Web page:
In this week’s installment of our recurring series bringing you the history of Princeton University and its faculty, students, and alumni, Chinese students come together, dogs are banned on campus, and more.
August 26, 1933—To commemorate the 150th anniversary of Continental Congress formally thanking George Washington for his conduct in the Revolutionary War, Nassau Hall is fully illuminated, a throwback to when students used to light each window with a candle to celebrate significant days.
August 27, 1779—The adjutant-general of the Continental Army authorizes Thomas Bradford, Deputy Commissary of Prisoners, to deliver “to the Reverend Dr. Witherspoon, two prisoners of war of the 71st British regiment, to labour for him at Princeton…”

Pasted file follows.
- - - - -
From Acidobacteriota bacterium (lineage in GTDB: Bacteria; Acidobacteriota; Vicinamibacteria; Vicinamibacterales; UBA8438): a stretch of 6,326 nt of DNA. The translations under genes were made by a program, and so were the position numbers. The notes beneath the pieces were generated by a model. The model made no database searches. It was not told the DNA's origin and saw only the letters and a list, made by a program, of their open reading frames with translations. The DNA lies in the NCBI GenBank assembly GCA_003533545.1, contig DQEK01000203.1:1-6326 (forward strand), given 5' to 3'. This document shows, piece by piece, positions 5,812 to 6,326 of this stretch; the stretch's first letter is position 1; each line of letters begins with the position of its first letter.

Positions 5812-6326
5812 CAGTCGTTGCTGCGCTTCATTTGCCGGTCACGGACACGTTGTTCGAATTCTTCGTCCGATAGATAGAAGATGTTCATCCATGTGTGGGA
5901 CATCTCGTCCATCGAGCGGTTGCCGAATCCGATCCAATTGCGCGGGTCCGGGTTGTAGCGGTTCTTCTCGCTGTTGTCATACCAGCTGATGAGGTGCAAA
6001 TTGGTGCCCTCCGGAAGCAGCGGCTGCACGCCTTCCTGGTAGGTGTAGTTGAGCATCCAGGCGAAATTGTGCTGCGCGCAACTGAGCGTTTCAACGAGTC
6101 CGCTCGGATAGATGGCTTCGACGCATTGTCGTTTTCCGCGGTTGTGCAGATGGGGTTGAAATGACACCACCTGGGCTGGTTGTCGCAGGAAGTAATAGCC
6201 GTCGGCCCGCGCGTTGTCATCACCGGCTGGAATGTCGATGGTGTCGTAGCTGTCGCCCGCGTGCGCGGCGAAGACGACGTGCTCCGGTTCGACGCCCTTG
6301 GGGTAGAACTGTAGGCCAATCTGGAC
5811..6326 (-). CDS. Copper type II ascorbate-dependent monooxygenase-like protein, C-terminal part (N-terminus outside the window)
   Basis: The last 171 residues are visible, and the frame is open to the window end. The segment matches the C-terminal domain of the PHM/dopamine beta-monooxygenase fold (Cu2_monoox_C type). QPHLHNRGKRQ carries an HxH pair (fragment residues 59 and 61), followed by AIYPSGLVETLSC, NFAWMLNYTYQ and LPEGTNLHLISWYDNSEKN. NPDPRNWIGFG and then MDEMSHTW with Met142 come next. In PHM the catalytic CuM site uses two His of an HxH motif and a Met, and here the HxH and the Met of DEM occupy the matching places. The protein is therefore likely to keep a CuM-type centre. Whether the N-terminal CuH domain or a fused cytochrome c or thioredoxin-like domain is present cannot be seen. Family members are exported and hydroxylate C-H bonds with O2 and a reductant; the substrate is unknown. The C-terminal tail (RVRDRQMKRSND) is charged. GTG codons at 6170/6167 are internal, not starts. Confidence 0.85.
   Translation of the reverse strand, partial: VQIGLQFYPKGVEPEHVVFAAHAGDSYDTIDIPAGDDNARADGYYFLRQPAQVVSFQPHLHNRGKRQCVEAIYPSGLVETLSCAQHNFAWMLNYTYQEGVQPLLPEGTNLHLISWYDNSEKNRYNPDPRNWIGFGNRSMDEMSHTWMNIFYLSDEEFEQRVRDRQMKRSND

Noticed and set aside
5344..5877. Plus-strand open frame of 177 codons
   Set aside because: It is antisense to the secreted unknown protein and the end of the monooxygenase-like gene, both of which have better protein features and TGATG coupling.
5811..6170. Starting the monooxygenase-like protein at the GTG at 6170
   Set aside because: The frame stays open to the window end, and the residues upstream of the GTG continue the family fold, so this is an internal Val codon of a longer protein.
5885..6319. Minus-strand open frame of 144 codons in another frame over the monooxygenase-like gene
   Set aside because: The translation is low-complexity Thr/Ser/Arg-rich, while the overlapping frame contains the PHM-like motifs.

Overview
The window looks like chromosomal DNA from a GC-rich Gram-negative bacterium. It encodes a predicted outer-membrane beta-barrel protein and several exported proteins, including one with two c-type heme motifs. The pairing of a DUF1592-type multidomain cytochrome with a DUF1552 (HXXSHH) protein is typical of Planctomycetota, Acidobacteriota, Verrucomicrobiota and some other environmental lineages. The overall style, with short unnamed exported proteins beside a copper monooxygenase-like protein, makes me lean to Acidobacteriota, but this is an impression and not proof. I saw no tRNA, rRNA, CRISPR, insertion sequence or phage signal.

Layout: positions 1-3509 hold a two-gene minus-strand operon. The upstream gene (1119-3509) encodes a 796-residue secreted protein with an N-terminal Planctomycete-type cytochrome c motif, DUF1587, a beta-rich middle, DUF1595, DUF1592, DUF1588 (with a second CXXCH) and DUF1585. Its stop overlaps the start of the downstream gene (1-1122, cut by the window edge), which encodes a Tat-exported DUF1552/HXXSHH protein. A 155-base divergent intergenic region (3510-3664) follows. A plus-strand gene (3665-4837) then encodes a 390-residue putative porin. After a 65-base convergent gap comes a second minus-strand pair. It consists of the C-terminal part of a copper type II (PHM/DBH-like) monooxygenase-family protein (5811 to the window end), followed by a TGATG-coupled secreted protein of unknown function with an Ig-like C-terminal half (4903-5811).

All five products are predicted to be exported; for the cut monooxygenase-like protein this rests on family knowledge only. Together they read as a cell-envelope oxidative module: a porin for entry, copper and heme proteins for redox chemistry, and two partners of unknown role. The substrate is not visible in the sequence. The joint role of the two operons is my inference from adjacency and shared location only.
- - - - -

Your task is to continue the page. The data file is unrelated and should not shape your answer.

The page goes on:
August 30, 1911—The seventh annual conference of the Chinese Students’ Alliance of the Eastern States concludes its meetings at Princeton with words of encouragement from John Grier Hibben.
The 1910s brought many Chinese students to colleges in the United States, including Princeton University, as part of the Boxer Indemnity Fund’s scholarship program. Here, the Class of 1915 Eating Club pose for a group photo, including Kenyon Vanlee Dzung and Ken Wang in the front row, ca. 1914. By 1914, the Princetonian reported that there were seven Chinese students on campus. Historical Photograph Collection, Campus Life Series (AC112), Box LP070, Image No. 4159.